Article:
Last week, I put together a system based on blocking off time for specific activities, from when everyone has left the house in the morning up until people arrive home. That’s roughly 7:30 to 5, although my son actually gets home about 3. Then I threw it out the window to devote all of my time to finishing up an overdue project (including time devoted to sleep, as you might have gathered from my post earlier this week). That’s actually pretty easy to deal with — get enough sleep, get up in the morning, and start following the prompts of iCal reminders to tell me what I’m supposed to work on in each time period.
Any time you get behind, you’ve got to balance catching up with moving ahead. So while I happily devoted the morning paying work block to the copyediting job I have right now, I also had three days of e-mail to catch up on, plus a couple of blogs I wanted to read. Still haven’t fit in the morning writing block (I slept through it this morning), and the afternoon exercise block is getting taken up by picking up my daughter from daycare today.
That’s the thing about getting off track — it doesn’t have to be a major event, like my indexing binge. It can be something as simple as a call from your kids’ school, an extra meeting your boss calls (assuming you have a job where such things happen), the server of an Internet site going down, a power outage — basically, life.
It can even be something fun. Go on vacation for a week or two, and then you come back and sit down at your desk and say, “Now where was I?”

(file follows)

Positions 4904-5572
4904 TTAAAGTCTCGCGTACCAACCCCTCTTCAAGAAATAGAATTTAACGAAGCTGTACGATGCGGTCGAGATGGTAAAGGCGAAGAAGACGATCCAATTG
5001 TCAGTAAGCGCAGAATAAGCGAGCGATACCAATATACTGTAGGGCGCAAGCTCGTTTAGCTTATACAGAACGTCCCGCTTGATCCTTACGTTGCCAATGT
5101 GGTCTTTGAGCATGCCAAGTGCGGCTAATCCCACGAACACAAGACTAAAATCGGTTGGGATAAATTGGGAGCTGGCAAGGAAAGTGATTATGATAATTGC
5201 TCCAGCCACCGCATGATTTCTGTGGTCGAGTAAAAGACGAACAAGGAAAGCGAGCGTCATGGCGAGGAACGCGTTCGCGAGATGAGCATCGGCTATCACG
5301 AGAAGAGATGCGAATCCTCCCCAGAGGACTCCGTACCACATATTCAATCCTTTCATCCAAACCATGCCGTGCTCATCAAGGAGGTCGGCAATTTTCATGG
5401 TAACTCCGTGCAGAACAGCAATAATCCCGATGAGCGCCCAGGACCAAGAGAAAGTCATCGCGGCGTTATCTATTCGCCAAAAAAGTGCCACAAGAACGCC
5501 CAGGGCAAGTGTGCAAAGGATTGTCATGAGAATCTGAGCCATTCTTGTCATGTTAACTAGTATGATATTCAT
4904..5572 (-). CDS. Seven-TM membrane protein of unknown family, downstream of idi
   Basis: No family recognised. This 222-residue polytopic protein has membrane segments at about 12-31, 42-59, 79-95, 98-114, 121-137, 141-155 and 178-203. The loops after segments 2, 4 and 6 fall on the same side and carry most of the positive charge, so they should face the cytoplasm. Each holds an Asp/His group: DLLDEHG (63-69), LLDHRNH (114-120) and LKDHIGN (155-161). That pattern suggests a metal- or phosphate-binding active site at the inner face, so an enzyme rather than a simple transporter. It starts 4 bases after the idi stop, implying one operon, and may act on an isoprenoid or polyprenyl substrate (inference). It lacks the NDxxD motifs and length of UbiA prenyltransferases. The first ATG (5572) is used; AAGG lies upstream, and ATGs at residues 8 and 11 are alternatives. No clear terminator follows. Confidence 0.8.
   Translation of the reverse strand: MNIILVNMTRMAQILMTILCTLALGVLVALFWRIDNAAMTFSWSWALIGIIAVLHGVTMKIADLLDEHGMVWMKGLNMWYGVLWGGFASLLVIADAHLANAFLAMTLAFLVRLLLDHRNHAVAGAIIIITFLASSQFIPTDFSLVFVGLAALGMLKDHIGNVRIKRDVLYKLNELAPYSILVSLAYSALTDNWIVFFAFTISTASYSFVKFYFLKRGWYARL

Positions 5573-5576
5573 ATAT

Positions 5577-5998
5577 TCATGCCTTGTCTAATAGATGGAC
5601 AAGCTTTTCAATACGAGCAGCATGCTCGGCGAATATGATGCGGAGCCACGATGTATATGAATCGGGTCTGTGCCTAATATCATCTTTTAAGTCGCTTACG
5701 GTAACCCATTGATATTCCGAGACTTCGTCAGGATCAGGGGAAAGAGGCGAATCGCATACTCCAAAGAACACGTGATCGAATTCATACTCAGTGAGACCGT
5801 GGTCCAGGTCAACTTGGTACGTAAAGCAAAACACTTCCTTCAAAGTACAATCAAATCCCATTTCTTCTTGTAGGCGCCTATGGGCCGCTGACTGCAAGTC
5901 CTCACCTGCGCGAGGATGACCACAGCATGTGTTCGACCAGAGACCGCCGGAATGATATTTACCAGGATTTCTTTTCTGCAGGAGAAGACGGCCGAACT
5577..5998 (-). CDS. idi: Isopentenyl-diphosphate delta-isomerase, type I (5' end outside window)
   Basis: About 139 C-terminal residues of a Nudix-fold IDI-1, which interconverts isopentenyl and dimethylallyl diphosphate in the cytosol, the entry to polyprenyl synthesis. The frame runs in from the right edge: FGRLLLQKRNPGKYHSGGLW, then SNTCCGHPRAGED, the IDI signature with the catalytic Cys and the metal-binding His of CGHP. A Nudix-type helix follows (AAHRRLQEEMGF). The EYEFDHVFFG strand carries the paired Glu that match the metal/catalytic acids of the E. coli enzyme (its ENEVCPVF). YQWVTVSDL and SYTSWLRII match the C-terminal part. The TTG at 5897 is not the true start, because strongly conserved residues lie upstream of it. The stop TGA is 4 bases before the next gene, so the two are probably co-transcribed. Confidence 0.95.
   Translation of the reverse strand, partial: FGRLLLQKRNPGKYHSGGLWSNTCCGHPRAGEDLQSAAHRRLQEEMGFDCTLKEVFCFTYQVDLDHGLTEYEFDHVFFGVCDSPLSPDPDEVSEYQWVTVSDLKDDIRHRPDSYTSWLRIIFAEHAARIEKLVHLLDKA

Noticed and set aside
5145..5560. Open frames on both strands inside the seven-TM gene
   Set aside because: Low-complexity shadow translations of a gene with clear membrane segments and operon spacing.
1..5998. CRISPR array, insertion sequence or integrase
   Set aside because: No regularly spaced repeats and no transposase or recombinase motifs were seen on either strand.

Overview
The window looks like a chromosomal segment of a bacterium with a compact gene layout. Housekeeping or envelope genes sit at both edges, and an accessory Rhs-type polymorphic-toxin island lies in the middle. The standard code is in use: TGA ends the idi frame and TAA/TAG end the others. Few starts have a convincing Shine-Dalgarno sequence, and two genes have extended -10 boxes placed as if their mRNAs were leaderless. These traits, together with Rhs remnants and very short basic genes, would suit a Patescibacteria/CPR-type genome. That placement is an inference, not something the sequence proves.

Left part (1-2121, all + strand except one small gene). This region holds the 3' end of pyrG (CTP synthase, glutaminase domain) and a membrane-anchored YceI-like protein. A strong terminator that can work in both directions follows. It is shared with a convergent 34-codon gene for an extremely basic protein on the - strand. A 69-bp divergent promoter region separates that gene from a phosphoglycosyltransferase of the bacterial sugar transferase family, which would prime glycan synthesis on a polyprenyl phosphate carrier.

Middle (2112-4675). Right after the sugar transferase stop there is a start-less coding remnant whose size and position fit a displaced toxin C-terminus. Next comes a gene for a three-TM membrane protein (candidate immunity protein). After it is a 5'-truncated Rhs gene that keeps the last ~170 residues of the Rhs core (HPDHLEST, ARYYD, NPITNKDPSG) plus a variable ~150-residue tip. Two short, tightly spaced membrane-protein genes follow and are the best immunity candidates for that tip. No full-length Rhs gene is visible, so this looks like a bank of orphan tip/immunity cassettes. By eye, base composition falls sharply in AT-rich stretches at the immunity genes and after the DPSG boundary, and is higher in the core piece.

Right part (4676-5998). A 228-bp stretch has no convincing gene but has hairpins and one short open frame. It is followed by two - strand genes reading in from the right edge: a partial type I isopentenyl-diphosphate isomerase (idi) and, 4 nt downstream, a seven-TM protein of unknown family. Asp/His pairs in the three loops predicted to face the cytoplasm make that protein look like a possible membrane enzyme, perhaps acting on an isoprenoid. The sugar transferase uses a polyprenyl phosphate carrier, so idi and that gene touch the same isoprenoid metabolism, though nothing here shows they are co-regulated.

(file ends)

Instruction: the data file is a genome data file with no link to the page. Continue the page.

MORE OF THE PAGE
All of these things can pop up and derail your plans, leaving you further behind.
And the further behind you get, the less appeal your schedule has for you because you don’t see how it can help. Or you blame it for you getting into this situation in the first place. Or you figure once you get through this patch, you’ll just drop right back in.
Truth is, you probably have to ease yourself back into it. Sure, spend some time on catch-up, or on putting out fires. You’ll probably need to do triage, decide what doesn’t really need to be done (Do I really have to see what went on on all of my editing-related mailing lists while I was gone on vacation? Probably not.) But try to keep to one or two items that are on your list — whether it’s an absolute “Eat dinner as a family even if I have to go back to work afterward” or “Spend 15 minutes on writing.” It’s especially nice if you can feel something is moving ahead, that you’re not simply treading water trying to catch up.
Steven Pressfield just had a blog post on Thinking in Blocks of Time. Not like daily blocks — like Week One, Month One, By the End of the Year. He made some good points about the rationale of easing yourself back into work.
The other thing to do is up your motivation. Give yourself treats and rewards — not just at the end of what you’re doing, but as a way to get going on doing something. Marissa Bracke, in a guest post for Productive Flourishing, talks about the Mary Poppins method — using that spoonful of sugar to jump-start your motivation and get you working. That inertia of getting going is often the hardest part to overcome.
Along those lines, also check out the 10/15 rule post on the same site — it talks about when the best time is to plan your day, and how to go about doing it.
- Triage. Figure out what has to get done — and maybe what commitments should be changed. (See next week’s post for more on tweaking the system.)
- Fit planning into your day.
- Ease yourself into your schedule.
- Breathe. You’ll get through this, and the schedule will help you move forward from here.
Any insights or techniques that have helped you when you’ve gotten off track? Share in the comments!